At $39,999, is this Roller Ferrari 365 GTB/4 replica a bargain?

Nice Price or No Dice Ferrari Daytona Replica

With real Ferrari Daytonas costing over half a million dollars these days, it might be a good idea to pick up an infinitely cheaper replica like today’s. Good price or no dice competition edition. Let’s see if this draft roll can take off.

When it comes to the used cars we’re considering here, there are a few red flags that really trigger a lot of us. Among these, the presence of rust is one of the main ones. We love the holes in our Swiss cheesebut not in our cars.

The 1976 Jensen GT we watched yesterday was described in his ad as suffering from “severe rust,” and those two words sparked a lot. Offering a $4,500 asking price on the rare car must have counteracted the influence of rust, though ultimately the Jensen won a 53% win over the Nice Price.

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If a rusty-but-running project isn’t exactly everyone’s Castrol mug, then I wonder what your opinions on it will be. Replica Ferrari 365 GTB/4 it looks solid, but still needs an engine, transmission, door glass and…um, well, lots of stuff. Oh, and it’s a bit more expensive than yesterday’s Jensen.

Now, according to Hagerty’s evaluation tool, the worst state 365 GTB/4 — which we’ll just call “Daytona” from now on – should average around $365,000. One in decent condition will probably go for around half a million. A replica doesn’t have the panache of the real deal and therefore shouldn’t cost as much, and this one doesn’t. The more intriguing question is: who makes a replica of the Daytona coupe when the Spider is the most prized edition and can be built on a C3 Corvette?

Many of you know that in the original Miami Vice TV series, Sonny Crockett drove what the TV audience looked like a Ferrari Daytona Spider. It was not one of the 122 true Spiders built by Pininfarina, nor one of the few coupe-to-Spider conversions made by Richard Straman at the time.70s. It was rather, a Corvette C3 dressed in Tom McBurnie’s Daytona bodywork. Ferrari put its corporate breeches in a knot over this prime-time TV deception and, in response, took the dual tactic of suing McBurnie for copyright infringement and offering the production of Miami Vice a white Testarossa to serve as a whip for Crockett.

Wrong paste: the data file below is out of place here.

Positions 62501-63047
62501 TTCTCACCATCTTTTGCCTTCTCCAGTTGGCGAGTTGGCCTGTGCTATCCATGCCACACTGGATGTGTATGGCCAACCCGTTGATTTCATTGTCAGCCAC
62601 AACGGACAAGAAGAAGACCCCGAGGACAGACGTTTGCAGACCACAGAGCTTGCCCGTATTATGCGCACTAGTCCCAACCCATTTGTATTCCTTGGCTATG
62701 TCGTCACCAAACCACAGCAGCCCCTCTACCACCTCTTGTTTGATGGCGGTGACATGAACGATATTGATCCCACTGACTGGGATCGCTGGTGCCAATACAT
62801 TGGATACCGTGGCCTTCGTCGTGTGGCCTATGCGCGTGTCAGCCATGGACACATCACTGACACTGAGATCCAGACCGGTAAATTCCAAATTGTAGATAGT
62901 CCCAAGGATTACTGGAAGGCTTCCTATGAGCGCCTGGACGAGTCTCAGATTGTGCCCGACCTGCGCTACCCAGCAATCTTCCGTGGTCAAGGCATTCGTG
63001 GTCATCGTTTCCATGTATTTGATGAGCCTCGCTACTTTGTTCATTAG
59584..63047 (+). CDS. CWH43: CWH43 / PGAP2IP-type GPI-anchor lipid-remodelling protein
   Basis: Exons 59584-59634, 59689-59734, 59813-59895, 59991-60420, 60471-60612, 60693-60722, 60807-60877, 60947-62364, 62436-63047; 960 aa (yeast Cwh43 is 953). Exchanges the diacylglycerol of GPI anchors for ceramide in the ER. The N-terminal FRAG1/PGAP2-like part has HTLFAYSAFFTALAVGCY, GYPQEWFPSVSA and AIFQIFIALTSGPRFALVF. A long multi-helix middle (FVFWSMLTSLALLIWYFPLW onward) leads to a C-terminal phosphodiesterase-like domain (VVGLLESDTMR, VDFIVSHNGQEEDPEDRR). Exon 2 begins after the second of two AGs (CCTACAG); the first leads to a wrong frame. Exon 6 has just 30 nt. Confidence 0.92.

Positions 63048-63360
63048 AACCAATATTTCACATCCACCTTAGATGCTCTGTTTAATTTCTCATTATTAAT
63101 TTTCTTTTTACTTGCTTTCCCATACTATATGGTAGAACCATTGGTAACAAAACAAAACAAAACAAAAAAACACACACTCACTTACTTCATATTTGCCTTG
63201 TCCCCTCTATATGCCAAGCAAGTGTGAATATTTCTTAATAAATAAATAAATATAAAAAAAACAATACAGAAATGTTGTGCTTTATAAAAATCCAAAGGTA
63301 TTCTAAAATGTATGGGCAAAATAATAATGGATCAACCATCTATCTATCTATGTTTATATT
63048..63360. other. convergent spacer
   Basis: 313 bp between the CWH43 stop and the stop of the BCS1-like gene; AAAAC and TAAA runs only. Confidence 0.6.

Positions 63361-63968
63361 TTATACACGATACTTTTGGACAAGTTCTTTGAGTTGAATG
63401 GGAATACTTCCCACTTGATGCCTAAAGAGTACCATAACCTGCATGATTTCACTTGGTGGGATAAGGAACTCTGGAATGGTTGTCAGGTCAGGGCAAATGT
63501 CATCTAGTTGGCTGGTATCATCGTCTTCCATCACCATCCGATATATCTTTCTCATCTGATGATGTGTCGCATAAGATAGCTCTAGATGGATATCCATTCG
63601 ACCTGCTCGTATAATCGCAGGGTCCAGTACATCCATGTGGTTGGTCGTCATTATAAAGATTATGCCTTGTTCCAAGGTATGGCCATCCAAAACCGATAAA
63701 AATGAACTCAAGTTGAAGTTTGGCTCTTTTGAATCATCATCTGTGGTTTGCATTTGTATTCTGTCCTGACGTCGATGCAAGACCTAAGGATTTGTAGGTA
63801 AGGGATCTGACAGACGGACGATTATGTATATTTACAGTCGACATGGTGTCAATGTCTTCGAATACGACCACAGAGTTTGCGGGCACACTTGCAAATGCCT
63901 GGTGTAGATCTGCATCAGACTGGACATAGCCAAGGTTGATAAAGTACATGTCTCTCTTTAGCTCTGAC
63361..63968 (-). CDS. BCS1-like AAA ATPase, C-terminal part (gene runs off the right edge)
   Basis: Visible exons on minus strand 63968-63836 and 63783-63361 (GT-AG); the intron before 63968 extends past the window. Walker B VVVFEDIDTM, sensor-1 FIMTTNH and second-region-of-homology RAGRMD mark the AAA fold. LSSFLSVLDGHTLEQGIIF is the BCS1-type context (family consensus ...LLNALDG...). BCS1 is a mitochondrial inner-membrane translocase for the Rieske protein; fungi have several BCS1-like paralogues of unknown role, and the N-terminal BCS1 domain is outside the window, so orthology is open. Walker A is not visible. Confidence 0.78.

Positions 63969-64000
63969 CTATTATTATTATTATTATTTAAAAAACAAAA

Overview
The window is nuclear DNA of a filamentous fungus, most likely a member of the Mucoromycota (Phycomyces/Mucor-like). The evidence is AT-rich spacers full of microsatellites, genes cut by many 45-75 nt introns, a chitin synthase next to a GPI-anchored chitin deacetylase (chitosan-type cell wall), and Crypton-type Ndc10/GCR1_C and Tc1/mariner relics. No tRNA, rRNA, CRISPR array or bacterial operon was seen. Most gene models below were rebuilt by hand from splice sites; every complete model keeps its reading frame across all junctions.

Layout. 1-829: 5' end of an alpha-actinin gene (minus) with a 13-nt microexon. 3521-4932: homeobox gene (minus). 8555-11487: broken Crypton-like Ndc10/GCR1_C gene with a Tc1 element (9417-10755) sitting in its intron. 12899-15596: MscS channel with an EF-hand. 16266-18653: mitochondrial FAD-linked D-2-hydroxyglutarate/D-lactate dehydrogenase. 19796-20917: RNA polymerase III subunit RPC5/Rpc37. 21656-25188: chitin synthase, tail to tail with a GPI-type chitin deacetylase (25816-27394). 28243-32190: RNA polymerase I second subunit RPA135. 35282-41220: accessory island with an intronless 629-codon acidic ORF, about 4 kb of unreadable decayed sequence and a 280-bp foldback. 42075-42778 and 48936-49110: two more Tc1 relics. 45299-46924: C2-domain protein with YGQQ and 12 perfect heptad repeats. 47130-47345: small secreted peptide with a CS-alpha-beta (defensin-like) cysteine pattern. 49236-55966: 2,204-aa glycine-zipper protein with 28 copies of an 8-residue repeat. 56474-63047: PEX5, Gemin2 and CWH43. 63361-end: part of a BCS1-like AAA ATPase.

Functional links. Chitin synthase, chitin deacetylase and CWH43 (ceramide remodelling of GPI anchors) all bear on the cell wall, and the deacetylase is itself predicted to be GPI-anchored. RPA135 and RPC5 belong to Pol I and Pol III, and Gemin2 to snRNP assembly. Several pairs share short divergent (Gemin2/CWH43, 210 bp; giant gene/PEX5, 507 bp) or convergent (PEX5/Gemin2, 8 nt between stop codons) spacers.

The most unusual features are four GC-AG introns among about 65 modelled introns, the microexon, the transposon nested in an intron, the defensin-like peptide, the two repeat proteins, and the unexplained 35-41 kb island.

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The seller doesn’t know much about the origin of this particular replica, but claims it was ‘most likely built in the ‘80 years or 90sand says it was “featured in a 1993 specialty car magazine”, asking to “please read the attached article for more information”. Unfortunately, no such article is attached. There’s a manufacturer’s identification plate on the driver’s side door jamb, but the ad doesn’t give us a close enough picture of it to determine what it says.

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The car is a roller, devoid of any kind of engine or transmission. There’s a large Ford Blue Oval under the plexiglass on the nose, so maybe it was already set up for some sort of Fo-Mo-Co mill. We don’t see the engine bay, and the aftermarket interior (it’s supposed to be a racer, remember) offers no clues as to whether the car ever had a transmission or what it might have been. . What we see is a somewhat undersized roll cage, a dash that looks like it’s from an old pickup, and a pair of red buckets with no obvious restraints. Also, can any of you place this steering wheel?

Externally, the car looks the part, although Mustang wheels and Pep Boys mirrors impact the overall aesthetic. Another problem is the windshield which suffers from a crack in the corner. If it’s a genuine Ferrari part, it could cost as much as the car to replace.

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The car is pictured with what is probably one of those McBurnie spiders and what at first glance appears to be a pretty decent Lamborghini Countach replica so maybe the seller is some sort of replica collector or something gender. The car is said to come with a clean Florida title and a price tag of $39,999, which according to the ad has risen from $80,000 to $69,000 and now to this current amount.

What do we all think of this quirky “race car” and its $39,999 price tag? Does that sound like a good deal for a Faux-arri? Or, for all that, can this roll just get out of here?

You decide!

Los Angeles, California, craigslistwhere to go here if the ad disappears.

H/T to RevUnlimiter for the hookup!

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